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After analyzing around 100,000 galaxies, experts have registered 50 galaxies that have unusually high levels of radiation suggesting intelligent beings are behind it.
Scientists say they have found 50 galaxies that demonstrate clear signs of advanced civilizations. These statements are based on the fact that experts have registered unusually high emissions and radiation levels which suggest that someone is using the ‘energy of stars’ shedding huge amounts of heat in the process. The study that came to such a surprising conclusion was conducted by Dr. Jason Wright of the Center for Exoplanets and habitable worlds at the university of Pennsylvania, recently published in the Astrophysical Journal.
“The idea behind our research is that if an entire galaxy has been colonized by an advanced civilization, the energy produced by technology for usufruct that goal would be detectable in the infrared spectrum,” says Dr. Wright.
“We found about 50 galaxies that have unusually high levels of mid-infrared radiation,” said Roger Griffith, a researcher at Penn State and the lead author of the paper
“Our follow-up studies of those galaxies may reveal if the origin of their radiation results from natural astronomical processes, or if it could indicate the presence of a highly advanced civilization.”
The theory about Alien life existing elsewhere in the cosmos and that it was detectable thanks to ‘their’ mid-infrared emissions was proposed by theoretical physicist Freeman Dyson in the 1960s .
Hunting for these telltale signs was possible until space-based telescopes like the WISE satellite were set up making it possible for researchers to ‘hunt’ more precisely for alien life.
Russian astrophysicist Nikolai Kardashev classified the degree of technological evolution of a civilization based on how (or rather where) this civilization would extract the necessary energy needed to survive: Type I, II and III:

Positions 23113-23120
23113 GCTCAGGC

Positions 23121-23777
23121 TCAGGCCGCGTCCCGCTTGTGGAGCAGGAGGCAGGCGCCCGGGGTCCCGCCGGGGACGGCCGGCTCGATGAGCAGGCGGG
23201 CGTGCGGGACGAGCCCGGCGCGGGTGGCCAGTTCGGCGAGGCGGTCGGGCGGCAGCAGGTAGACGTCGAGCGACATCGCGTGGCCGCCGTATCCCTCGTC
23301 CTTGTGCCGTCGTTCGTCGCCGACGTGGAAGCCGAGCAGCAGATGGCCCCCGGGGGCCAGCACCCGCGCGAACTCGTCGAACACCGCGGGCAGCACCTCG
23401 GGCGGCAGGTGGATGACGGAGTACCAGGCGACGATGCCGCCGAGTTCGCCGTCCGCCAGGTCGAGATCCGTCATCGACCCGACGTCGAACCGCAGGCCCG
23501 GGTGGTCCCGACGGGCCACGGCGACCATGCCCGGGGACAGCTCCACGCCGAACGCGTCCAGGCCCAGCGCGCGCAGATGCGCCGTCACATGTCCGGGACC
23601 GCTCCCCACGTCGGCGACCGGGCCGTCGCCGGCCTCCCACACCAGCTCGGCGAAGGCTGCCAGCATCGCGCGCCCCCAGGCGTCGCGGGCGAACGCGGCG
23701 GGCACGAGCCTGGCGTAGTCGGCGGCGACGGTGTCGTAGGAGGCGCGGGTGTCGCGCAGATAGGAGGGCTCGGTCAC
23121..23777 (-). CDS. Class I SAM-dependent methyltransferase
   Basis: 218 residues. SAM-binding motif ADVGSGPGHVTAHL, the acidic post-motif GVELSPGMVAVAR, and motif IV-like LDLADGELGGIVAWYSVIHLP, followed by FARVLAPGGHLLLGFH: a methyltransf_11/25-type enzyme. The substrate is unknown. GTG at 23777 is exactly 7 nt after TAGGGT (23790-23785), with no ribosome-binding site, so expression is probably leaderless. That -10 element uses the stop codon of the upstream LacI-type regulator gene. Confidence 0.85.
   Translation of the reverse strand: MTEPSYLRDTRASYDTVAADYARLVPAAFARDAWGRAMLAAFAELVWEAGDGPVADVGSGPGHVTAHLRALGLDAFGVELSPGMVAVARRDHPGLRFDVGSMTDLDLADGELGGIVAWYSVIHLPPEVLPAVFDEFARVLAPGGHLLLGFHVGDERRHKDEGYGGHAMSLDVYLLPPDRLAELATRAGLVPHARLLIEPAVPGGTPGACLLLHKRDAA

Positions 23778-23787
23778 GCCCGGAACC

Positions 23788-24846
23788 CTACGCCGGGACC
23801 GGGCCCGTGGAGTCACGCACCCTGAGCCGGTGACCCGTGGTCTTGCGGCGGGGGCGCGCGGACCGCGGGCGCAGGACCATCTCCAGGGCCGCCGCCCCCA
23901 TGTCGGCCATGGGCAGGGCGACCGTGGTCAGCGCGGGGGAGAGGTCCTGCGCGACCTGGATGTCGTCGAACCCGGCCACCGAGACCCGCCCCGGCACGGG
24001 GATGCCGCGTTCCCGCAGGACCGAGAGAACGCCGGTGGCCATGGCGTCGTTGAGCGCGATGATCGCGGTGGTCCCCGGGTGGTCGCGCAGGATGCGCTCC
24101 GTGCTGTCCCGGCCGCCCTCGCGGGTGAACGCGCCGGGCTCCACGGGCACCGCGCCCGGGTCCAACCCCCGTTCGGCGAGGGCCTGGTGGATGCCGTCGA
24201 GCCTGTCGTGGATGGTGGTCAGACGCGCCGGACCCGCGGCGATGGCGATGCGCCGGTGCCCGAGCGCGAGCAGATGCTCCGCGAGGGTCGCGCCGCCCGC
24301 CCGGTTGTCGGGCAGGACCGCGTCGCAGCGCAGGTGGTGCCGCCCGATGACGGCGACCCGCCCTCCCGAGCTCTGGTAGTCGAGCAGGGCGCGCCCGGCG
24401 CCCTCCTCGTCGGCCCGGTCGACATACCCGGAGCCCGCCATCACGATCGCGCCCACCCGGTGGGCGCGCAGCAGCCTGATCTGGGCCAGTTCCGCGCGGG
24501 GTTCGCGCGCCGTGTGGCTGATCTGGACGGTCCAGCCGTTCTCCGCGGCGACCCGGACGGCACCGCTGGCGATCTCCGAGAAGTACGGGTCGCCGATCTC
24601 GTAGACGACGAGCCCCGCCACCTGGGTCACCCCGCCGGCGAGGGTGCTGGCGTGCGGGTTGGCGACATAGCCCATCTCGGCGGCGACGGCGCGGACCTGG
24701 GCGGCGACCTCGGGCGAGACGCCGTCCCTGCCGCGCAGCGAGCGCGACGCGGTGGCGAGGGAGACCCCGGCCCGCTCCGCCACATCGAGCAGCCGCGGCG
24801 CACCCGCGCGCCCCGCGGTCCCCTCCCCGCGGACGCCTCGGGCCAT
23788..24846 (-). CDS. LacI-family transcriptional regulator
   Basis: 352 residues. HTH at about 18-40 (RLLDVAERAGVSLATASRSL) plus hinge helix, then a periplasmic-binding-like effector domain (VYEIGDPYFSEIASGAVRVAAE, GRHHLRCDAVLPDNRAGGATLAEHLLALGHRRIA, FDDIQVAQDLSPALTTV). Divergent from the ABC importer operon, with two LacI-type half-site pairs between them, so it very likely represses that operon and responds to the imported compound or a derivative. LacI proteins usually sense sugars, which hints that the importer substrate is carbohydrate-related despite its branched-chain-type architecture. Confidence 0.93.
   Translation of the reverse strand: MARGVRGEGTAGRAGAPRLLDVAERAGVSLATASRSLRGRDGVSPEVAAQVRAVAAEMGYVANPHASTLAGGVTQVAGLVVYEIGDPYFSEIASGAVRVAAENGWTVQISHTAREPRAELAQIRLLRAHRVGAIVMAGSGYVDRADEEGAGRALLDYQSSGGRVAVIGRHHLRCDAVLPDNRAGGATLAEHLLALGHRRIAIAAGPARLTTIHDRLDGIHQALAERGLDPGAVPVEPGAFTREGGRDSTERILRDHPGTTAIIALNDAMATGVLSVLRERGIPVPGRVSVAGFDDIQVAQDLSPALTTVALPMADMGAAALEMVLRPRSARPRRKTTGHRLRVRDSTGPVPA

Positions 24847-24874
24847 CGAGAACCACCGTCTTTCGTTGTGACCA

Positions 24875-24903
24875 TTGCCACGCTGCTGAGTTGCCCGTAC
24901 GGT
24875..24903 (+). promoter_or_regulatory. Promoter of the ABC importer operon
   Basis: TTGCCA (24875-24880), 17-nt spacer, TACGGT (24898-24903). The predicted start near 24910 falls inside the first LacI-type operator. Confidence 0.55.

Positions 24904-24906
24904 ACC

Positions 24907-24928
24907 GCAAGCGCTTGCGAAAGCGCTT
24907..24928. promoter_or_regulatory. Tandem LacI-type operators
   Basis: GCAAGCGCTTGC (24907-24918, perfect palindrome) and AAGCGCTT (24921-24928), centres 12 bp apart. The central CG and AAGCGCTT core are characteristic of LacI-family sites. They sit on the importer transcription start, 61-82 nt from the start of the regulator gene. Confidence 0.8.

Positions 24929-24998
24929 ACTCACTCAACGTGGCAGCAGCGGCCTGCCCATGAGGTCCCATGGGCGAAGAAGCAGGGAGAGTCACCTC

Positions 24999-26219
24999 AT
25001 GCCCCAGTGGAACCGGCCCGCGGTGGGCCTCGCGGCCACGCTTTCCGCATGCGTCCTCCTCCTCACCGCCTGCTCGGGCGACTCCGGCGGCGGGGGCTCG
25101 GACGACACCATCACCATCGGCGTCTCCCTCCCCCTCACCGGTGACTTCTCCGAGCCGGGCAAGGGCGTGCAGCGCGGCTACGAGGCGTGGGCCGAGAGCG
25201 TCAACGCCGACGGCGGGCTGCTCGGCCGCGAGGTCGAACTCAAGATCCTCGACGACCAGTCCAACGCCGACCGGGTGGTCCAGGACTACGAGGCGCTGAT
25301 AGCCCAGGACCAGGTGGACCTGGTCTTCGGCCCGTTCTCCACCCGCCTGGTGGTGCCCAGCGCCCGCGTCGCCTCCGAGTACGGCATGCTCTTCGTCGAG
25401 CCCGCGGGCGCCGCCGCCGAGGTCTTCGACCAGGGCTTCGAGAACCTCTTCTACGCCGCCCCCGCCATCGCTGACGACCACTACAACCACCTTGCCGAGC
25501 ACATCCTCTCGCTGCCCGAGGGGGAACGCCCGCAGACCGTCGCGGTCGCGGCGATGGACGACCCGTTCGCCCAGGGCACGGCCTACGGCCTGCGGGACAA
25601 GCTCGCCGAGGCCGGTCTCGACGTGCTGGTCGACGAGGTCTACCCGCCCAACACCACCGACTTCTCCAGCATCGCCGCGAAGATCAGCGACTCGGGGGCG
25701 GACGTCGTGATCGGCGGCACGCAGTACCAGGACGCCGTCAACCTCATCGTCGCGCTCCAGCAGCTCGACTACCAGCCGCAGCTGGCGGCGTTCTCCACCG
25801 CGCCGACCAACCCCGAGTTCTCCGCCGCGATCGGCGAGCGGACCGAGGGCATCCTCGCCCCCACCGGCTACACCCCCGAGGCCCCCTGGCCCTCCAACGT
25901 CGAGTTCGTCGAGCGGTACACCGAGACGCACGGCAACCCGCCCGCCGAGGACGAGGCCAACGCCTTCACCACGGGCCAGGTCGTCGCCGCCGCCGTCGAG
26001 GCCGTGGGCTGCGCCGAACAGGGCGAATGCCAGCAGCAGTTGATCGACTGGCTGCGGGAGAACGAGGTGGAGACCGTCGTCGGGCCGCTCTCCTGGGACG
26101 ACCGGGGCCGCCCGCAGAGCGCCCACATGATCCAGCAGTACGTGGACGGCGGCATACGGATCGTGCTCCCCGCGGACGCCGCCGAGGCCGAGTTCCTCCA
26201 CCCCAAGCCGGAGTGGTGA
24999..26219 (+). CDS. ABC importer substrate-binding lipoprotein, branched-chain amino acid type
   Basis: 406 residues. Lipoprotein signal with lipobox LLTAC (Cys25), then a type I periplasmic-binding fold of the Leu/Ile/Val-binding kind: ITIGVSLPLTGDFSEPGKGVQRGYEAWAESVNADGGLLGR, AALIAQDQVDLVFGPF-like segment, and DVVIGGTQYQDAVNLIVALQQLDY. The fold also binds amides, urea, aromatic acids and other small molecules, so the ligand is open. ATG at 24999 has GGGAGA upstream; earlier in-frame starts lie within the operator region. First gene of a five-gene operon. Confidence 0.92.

“Technological level close to the level presently attained on earth, with energy consumption at ≈4×1019 erg/sec (4 × 1012 watts).” Guillermo A. Lemarchand stated this as “A level near contemporary terrestrial civilization with an energy capability equivalent to the solar insolation on Earth, between 1016 and 1017 watts.”
“A civilization capable of harnessing the energy radiated by its own star (for example, the stage of successful construction of a Dyson sphere), “with energy consumption at ≈4×1033 erg/sec.” Lemarchand stated this as “A civilization capable of utilizing and channeling the entire radiation output of its star. The energy utilization would then be comparable to the luminosity of our Sun, about 4×1033 erg/sec (4×1026 watts).”
“A civilization in possession of energy on the scale of its own galaxy, with energy consumption at ≈4×1044 erg/sec.” Lemarchand stated this as “A civilization with access to the power comparable to the luminosity of the entire Milky Way galaxy, about 4×1044 erg/sec (4×1037 watts).”
“The idea behind our research is that, if an entire galaxy had been colonized by an advanced spacefaring civilization, the energy produced by that civilization’s technologies would be detectable in mid-infrared wavelengths — exactly the radiation that the WISE satellite was designed to detect for other astronomical purposes,” said Dr Jason Wright, an assistant professor of astronomy and astrophysics at the Center for Exoplanets and Habitable Worlds at Penn State University, who conceived of and initiated the research.
“Whether an advanced spacefaring civilization uses the large amounts of energy from its galaxy’s stars to power computers, space flight, communication, or something we can’t yet imagine, fundamental thermodynamics tells us that this energy must be radiated away as heat in the mid-infrared wavelengths.
“This same basic physics causes your computer to radiate heat while it is turned on.
“As we look more carefully at the light from these galaxies,” said Wright, “we should be able to push our sensitivity to alien technology down to much lower levels, and to better distinguish heat resulting from natural astronomical sources from heat produced by advanced technologies. This pilot study is just the beginning.”